This exclusive interview with FIFA is part of “Fan XP” – a newsletter designed to keep you abreast of the latest innovations, strategies and more regarding fan experience across the globe. To sign up, please click here.
The 2019 FIFA Women’s World Cup (FWWC) got off to a perfect start for the host nation on Friday, and France’s staging of the tournament is also setting a first from a fan experience perspective.
France secured a resounding 4-0 victory over South Korea in front of a sell-out crowd of 45,261 at the Parc des Princes in Paris, launching a month-long celebration of the women’s game that concludes with the final at the Stade de Lyon on July 7.
Along with Paris and Lyon, the cities of Grenoble, Le Havre, Montpellier, Nice, Reims, Rennes and Valenciennes will stage games – and fan-facing activations and campaigns are at the heart of the hosting strategy.
A FIFA spokeswoman tells Fan XP: “FIFA together with the Local Organising Committee and especially the host cities will implement a FIFA Fan Experience for the first time in FWWC history. The FIFA Fan Experience will take place across all French host cities.
“Making fans part of the match experience is essential for FIFA and the FIFA Fan Experience will offer football-related activities and activations for the local community as well as international fans.”
The FIFA Fan Experience sites opened in all host cities across the opening weekend of the tournament, with the exception of Lyon. With its host city status only set to be activated for the semi-finals and final, Lyon’s Fan Experience site in Place Bellecour will open on June 26.
At the sites, supporters can soak up the atmosphere and enjoy various cultural activities, games and sponsor activations, including foot-bowling, baby-foot, precision shooting and five-a-side matches, with FIFA believing there will be plenty to keep fans of all ages engaged.
While an official ‘Fan Experience’ initiative is a first at the FWWC, fan zones and fan parks have long been a part of the men’s tournament, with the 2006 tournament in Germany believed by many to be a tipping point in terms of their popularity.
The FIFA spokeswoman adds: “In terms of event and structure, the FIFA Women’s World Cup Canada 2015 and the FIFA World Cup Russia 2018 are very different and as such, the fan structures of both competitions are very different, but a takeaway learning from both competitions is that quality content is key to success.”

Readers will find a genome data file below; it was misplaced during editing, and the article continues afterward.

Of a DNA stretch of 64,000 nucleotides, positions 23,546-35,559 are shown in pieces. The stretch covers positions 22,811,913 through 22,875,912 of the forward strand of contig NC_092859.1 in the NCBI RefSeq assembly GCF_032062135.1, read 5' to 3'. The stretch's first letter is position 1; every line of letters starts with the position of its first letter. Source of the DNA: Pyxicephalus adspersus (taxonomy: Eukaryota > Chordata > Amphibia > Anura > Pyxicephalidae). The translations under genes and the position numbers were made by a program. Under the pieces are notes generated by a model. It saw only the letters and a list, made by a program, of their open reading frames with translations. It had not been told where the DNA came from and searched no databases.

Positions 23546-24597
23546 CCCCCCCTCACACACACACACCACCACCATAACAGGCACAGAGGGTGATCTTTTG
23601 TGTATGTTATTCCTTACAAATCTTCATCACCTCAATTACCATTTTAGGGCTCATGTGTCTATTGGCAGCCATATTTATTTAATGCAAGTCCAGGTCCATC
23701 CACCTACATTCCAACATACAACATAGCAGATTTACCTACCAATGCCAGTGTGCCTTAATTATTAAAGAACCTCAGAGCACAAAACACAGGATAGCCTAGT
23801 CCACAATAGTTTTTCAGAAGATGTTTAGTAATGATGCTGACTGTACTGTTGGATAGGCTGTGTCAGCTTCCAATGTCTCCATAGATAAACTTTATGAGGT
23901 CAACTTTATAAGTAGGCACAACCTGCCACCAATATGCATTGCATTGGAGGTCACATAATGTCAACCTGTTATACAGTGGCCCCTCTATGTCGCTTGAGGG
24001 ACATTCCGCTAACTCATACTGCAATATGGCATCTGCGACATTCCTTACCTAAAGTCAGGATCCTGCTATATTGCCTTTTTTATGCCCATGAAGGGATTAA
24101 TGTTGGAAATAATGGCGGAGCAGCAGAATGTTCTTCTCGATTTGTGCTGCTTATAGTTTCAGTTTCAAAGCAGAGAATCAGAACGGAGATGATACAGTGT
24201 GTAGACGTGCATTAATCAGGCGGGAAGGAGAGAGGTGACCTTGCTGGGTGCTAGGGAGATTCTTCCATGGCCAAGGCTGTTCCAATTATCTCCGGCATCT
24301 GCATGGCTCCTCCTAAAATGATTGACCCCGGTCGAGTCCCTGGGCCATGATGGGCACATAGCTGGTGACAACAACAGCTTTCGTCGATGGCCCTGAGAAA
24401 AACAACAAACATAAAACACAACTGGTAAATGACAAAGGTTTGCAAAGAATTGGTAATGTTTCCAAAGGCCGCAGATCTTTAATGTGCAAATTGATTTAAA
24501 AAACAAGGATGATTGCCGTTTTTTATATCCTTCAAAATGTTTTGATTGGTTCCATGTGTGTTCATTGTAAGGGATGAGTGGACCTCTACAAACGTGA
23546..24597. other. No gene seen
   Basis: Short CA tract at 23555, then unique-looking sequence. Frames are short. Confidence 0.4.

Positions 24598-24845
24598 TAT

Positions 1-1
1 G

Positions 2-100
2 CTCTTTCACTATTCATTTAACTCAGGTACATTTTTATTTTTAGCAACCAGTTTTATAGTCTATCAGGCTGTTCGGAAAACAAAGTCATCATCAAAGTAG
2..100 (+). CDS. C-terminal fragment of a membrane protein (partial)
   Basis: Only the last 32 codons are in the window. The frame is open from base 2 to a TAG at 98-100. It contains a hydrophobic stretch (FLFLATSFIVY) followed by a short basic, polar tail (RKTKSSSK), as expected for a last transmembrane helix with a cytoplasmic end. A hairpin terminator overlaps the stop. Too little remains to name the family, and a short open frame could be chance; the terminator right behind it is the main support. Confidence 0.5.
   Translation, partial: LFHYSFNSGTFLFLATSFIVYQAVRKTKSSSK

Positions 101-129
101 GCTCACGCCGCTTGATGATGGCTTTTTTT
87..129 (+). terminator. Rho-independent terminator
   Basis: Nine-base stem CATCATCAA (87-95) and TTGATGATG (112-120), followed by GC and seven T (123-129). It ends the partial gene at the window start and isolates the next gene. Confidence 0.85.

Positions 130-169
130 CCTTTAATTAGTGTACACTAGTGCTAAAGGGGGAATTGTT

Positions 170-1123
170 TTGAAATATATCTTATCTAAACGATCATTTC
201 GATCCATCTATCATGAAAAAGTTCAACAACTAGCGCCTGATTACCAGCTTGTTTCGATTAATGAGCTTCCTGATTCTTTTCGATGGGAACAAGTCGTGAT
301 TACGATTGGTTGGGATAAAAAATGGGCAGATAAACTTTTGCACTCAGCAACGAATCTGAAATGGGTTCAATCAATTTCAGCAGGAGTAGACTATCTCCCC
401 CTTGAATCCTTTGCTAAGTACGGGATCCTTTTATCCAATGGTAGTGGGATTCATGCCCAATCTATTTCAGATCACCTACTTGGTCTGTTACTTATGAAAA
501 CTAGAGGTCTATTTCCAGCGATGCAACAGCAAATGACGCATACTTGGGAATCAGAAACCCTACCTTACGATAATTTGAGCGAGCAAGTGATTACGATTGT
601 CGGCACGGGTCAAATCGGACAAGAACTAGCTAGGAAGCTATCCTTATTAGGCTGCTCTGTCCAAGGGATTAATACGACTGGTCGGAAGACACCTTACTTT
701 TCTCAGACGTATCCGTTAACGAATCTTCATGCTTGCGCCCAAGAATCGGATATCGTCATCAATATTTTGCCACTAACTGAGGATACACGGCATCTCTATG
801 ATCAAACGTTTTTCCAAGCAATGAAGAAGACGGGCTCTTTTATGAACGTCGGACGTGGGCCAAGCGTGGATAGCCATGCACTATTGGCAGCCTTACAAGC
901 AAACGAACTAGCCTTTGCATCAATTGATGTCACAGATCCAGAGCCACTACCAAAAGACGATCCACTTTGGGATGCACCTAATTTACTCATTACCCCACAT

There are a number of relevant factors for local organisers to consider when arranging the attractions at the fan zones in France in comparison with previous FIFA tournaments.
With a total of 965,000 tickets allocated for the tournament, the FWWC is considerably smaller than the most recent edition of the men’s event in Russia last year, when at least 2.5 million tickets were sold. At the time of writing, foreigners account for 52% of the tickets sold this year – whereas in Russia they accounted for around two-thirds.
However, whilst this year’s tournament will in theory attract more domestic fans, several countries are well represented – none more so than the US, an established force in the women’s game, with Americans having snapped up 131,000 tickets at the latest count.
Ahead of kick-off, British fans had purchased nearly 30,000 fans, with England and Scotland both represented at the tournament. Dutch fans had also picked up nearly 28,000 tickets, followed by Sweden and Germany with around 10,000 each.
Moreover, the potential for casual international visitors to the fan zones is heightened by France’s unrivalled reputation as a tourist destination. With around 90 million tourists expected to visit the country this year – most of whom will arrive over the summer months – a high proportion of those exploring the fan experience sites may be foreign, but not necessarily football fans.
“Generally speaking, fan concepts need to be tailored to meet the specifics of the host country and involve the relevant local authorities and communities,” the FIFA spokesperson added.
By adapting the fan experience offering across a country that is a tourism hotbed, organisers have an opportunity to tap into a broader audience and expand the reach of the tournament’s brand – and women’s football – like never before.